Tearing down and building up

From building demolition to a new stained glass construction group

At the recent KnowOnePlace creative placemaking conference we were told in a keynote speech by Indy Johar that we need to de-materialise the world in order to survive as a species. The cost to the environment needs to be factored in to every decision and product from now on if we are to sustain existence as we know it. Indy posed the question, who has the right to uproot a 300 year-old tree? That’s a profound question as it relates to so many generations and the accumulated wealth of so much human joy and lived experience that is impossible to say who has the right to destroy it. Such a decision can only justly come from a shared community of ideas, experience and understanding. The very thing we are trying to encourage in our creative community work.

Day two of the KnowOnePlace conference in Dumfries, September 2022

How does this square with tearing down older buildings which could be refurbed for happy modern use? Not well, I would say, but the Lochside residents I spoke to were all very happy to see them go. And here’s the problem: we are coming at the issue from opposite perspectives which are usually seen as unresolveable.

I am worried by the fact that at least 50% of a building’s lifetime carbon use is spent in the manufacture of the materials and energy used in building it, before anyone even moves in.* But I also know that communities are dynamic organisms with their own needs and there is an urgent need for urban regeneration. Yet I wonder how much information was actually shared with residents before the decree came to tear down all this non-recyclable material so that more non-recyclable material could be manufactured, transported and re-constructed to build something a bit different?

Why do I care about this? Because in the bigger picture of human survival we all have to start thinking at grassroots level. We were talking earnestly and intelligently about creative place making and the need for co-creating better social systems which operate at more human levels of shared power with humanity rather than profit at the core. This relates directly to the physical communities we all live in and decisions taken for using natural and man-made resources in sustainable ways.

The colours of old memories exposed
Careful dismantling of carefully built dreams from former times
A welcome new vista for many current residents
Mangled material from people’s lives – still giving off the musty smell of past generations (and damp)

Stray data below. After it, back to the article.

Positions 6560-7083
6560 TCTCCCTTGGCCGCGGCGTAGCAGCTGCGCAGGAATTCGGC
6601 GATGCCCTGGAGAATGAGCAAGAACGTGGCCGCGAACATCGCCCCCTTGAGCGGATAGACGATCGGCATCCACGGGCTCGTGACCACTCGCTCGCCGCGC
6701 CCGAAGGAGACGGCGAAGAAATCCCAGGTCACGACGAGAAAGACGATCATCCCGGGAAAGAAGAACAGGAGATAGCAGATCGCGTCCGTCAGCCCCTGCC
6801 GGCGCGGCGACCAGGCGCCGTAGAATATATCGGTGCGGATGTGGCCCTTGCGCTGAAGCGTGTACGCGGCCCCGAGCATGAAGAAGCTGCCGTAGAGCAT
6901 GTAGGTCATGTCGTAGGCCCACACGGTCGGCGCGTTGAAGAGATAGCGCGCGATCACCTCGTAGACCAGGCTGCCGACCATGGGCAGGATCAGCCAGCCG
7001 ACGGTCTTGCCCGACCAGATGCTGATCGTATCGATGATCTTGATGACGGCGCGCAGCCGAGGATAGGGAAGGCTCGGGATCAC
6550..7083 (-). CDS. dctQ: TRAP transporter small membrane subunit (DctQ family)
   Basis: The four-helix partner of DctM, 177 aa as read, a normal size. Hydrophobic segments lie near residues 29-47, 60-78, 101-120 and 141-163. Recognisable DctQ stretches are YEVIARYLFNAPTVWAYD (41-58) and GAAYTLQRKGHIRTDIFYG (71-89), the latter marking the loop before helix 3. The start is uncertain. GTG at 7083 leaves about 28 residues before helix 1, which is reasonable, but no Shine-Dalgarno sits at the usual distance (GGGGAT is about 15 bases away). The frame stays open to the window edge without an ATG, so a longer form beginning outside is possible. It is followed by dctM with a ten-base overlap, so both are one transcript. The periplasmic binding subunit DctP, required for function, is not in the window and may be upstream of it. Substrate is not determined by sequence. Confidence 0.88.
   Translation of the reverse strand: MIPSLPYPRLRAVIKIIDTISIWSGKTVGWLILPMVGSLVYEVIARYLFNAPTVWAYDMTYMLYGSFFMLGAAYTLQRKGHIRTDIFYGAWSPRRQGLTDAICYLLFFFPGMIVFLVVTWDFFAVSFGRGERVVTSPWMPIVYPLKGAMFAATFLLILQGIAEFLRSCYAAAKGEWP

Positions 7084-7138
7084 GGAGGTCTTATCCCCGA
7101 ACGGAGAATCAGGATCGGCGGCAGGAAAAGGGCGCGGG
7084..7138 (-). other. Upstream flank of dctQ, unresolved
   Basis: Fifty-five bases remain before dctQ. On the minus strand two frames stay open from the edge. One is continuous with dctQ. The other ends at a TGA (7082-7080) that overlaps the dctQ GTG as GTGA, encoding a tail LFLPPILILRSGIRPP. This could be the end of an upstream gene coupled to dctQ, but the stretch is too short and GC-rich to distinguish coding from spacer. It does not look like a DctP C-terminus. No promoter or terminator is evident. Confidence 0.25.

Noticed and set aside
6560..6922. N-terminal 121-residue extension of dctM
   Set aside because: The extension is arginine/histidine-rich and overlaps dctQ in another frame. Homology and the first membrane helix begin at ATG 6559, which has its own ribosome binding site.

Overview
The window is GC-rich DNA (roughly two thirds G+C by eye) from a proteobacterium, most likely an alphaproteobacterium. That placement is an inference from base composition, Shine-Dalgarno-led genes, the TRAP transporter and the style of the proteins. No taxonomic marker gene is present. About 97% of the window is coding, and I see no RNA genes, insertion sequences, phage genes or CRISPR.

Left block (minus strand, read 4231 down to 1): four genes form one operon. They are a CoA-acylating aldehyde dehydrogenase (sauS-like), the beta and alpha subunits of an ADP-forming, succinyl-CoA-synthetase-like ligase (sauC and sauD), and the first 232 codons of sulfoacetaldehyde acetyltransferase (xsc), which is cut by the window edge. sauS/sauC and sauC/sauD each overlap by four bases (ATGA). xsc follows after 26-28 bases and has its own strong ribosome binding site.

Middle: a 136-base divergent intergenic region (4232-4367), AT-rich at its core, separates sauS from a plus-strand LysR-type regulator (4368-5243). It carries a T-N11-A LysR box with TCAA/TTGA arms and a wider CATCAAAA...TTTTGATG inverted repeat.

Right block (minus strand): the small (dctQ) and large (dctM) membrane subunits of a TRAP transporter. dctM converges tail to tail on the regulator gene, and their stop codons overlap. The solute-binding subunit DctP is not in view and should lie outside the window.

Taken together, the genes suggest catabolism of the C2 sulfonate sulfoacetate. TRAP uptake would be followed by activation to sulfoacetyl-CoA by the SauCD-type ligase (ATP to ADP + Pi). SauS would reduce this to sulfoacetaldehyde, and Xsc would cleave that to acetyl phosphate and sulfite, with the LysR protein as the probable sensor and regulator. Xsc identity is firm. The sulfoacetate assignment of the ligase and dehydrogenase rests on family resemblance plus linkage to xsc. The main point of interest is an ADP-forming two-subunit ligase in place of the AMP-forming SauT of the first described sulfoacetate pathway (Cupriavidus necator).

A new group is established

Two weeks ago we had the first meeting of the Lochside Residents Stained Glass Group in the LIFT Project Room at the YMCA. It will be here on Thursday mornings until the Art Cabin is ready for use. It’s a great privilege to be able to bring this creative activity to folks who really appreciate it and wouldn’t be able to afford the usual private prices. A craft form which is usually available only to certain areas of society is now avaliable to new areas – that has to be great news! And I believe they will do different and creative things with these new skills – I look forward to what will happen down the line…

First week of the LRSGG with Jade and Angie of LIFT setting the pace
Week two of the LRSGG – some great individual projects emerging

Society and Activism

Returning to the KnowOnePlace forum, Matt Baker of The Stove Network made some interesting comments about the nature of co-creation in a society where the top-down (or trickle down) approach has clearly failed for a long time. In a world where we cannot trust someone else to be in control of things we must be “empowered to hope through imagining better and creating momentum within the community.” By working with under-represented folks we can try to “spark new confidence and ideas…resulting in happier places and people.” I believe this is happening with the folk in Lochside and hopefully in many other grassroots settings across Scotland as part of the Culture Collective initiative.

Jimmy Paul, director of Economy Wellbeing Alliance, also talked about quieter voices and marginalised voices needing to be heard so that small scale activities can effect larger changes in society. He imagines a wellbeing economy where personal stories are linked to raw statistics so that power boundaries are broken down and folk are motivated to co-design their futures and truly believe that “we are the economy”. In this new social dynamic, vulnerable people become powerful and powerful people become vulnerable. Ambitious words for sure, but I believe we are moving in that direction in our small part of the cultural landscape of Dumfries.

Images from Phase One of WWDN by Kirstin McEwan

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